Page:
The opinion of the court was delivered by: John D. Bates United States District Judge
Plaintiffs Wesley Hamilton and Joseph Mitchell bring this cause of action for employment discrimination under provisions of the Civil Rights Act of 1871. They are members and officers of the District of Columbia Fire and Emergency Medical Services Department ("DCFEMS"), which is an agency of the District's municipal government. Plaintiffs, two African American men, bring this suit against both DCFEMS and the District of Columbia, alleging that the defendants "discriminated against Plaintiffs on the basis of their race . . . ." Compl. ¶ 26. They assert claims for the following: (1) violation of their constitutional rights pursuant to 42 U.S.C. § 1983; (2) conspiracy to violate their constitutional rights pursuant to 42 U.S.C. § 1985(3); (3) violation of their equal right to make and enforce contracts pursuant to 42 U.S.C. § 1981; and (4) intentional infliction of emotional distress.
Before the Court is the District of Columbia's motion to dismiss all claims against DCFEMS and the District for failure to state a claim upon which relief can be granted. Upon careful consideration of the parties' filings and the entire record herein, and for the reasons set forth below, the Court will grant in part and deny in part the motion to dismiss.
The factual allegations in support of the complaint, construed in the light most favorable to plaintiffs, are as follows. Sergeant Wesley Hamilton and Investigator Joseph Mitchell, both of whom are members of DCFEMS, were assigned to the Fire/Arson Investigation Unit, an elite unit comprised of specially trained and educated members. Compl. ¶¶ 8-10. On or about October 17, 2004, Hamilton and Mitchell were assigned to investigate a fire at 3318 Prospect Street, NW, in Georgetown, which had resulted in a fatality. Id. ¶ 12. Upon completion of their investigation, Hamilton and Mitchell drafted and submitted an initial report to their supervisor, Sergeant Phillip Proctor. Id. ¶ 13.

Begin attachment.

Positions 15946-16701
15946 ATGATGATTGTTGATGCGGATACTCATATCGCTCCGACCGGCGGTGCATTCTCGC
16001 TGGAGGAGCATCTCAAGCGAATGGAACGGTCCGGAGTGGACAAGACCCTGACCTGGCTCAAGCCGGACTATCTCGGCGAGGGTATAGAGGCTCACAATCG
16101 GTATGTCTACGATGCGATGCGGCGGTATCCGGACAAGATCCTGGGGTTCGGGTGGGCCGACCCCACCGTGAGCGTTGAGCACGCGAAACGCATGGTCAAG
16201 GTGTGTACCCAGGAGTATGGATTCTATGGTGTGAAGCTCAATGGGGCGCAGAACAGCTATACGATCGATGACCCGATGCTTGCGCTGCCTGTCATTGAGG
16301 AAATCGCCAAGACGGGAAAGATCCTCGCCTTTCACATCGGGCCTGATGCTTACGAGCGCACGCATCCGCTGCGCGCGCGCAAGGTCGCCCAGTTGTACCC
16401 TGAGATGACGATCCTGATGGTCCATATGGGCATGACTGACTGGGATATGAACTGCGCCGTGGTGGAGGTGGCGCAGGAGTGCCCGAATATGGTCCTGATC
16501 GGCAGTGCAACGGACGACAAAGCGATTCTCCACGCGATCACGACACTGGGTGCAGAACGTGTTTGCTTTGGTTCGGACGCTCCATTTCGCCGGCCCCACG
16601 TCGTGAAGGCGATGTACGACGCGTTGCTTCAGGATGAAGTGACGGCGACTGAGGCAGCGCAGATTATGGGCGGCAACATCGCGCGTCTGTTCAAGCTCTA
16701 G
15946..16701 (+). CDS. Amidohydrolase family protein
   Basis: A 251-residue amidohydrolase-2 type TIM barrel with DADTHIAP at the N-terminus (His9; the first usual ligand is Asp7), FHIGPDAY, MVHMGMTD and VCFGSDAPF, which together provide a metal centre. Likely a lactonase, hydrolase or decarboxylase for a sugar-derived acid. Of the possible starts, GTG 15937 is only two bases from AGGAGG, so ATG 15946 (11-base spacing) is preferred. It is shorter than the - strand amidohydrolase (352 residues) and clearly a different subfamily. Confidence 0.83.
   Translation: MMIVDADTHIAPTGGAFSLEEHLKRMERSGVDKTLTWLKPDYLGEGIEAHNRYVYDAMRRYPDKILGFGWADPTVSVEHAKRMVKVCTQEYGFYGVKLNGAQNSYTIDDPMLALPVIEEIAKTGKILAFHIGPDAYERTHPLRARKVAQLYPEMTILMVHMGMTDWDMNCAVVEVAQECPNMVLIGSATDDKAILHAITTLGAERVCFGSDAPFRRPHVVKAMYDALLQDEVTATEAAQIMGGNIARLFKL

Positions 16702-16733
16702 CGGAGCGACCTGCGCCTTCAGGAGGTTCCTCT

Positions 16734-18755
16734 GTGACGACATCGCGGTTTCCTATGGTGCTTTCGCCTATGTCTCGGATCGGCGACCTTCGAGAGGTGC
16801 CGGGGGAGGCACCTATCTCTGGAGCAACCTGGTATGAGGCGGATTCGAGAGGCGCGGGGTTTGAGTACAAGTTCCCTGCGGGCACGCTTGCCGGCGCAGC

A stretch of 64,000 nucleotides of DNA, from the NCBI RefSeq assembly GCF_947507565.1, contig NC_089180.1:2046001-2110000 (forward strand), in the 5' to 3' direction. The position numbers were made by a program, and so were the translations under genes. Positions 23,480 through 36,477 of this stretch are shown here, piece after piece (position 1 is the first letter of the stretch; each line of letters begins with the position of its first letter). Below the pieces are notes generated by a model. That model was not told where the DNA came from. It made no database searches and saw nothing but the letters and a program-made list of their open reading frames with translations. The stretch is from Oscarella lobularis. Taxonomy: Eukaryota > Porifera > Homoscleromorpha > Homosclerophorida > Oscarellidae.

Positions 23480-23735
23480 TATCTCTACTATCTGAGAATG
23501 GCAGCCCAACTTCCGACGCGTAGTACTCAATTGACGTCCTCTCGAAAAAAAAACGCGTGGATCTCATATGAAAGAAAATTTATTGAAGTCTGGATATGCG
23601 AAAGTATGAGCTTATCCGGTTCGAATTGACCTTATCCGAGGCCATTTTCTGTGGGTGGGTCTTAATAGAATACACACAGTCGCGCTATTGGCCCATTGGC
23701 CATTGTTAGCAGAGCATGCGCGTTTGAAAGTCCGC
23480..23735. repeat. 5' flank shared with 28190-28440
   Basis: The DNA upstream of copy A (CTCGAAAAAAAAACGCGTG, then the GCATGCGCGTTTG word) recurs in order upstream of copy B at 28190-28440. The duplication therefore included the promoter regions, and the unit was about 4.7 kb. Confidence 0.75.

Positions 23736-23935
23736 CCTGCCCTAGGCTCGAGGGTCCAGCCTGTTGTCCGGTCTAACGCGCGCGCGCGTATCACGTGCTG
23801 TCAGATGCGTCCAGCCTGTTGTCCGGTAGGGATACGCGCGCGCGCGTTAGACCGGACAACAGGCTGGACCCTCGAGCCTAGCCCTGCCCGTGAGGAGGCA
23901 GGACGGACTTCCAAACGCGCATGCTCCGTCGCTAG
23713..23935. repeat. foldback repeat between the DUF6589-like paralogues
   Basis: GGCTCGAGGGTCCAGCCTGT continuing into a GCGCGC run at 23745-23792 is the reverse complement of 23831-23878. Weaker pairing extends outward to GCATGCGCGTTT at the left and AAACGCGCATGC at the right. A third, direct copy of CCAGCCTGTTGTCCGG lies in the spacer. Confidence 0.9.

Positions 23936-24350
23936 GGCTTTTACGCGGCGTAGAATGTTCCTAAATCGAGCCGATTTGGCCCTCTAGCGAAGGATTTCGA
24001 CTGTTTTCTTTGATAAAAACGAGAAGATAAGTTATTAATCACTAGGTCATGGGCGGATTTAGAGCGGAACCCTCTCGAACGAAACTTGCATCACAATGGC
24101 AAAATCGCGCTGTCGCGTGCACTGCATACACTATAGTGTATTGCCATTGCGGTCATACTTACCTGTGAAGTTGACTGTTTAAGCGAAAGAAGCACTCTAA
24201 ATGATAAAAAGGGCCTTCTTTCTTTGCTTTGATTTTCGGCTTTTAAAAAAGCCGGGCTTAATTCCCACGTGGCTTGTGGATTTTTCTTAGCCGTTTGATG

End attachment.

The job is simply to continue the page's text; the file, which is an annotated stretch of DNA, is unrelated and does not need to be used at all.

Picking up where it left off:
According to plaintiffs, DCFEMS management then took a series of unjustified adverse actions against them. Proctor informed the United States Attorney's Office for the District of Columbia, the agency responsible for prosecuting arson cases in the District, that Hamilton and Mitchell had failed properly to investigate the Prospect Street fire and had lied about the incident in the course of their investigation and subsequent report. Id. ¶ 14. Plaintiffs allege that Proctor provided this "false information" to the U.S. Attorney with the "malicious intent" to use the fire and their investigation as a pretext for removing them from the Fire/Arson Investigation Unit. Id. On November 10, 2004, the U.S. Attorney's Office informed then-Chief Adrian Thompson and then-Fire Marshall Kenneth Watts that plaintiffs could not testify in any arson cases unless and until the U.S. Attorney received confirmation that the information provided by Proctor was inaccurate. Id. ¶ 15.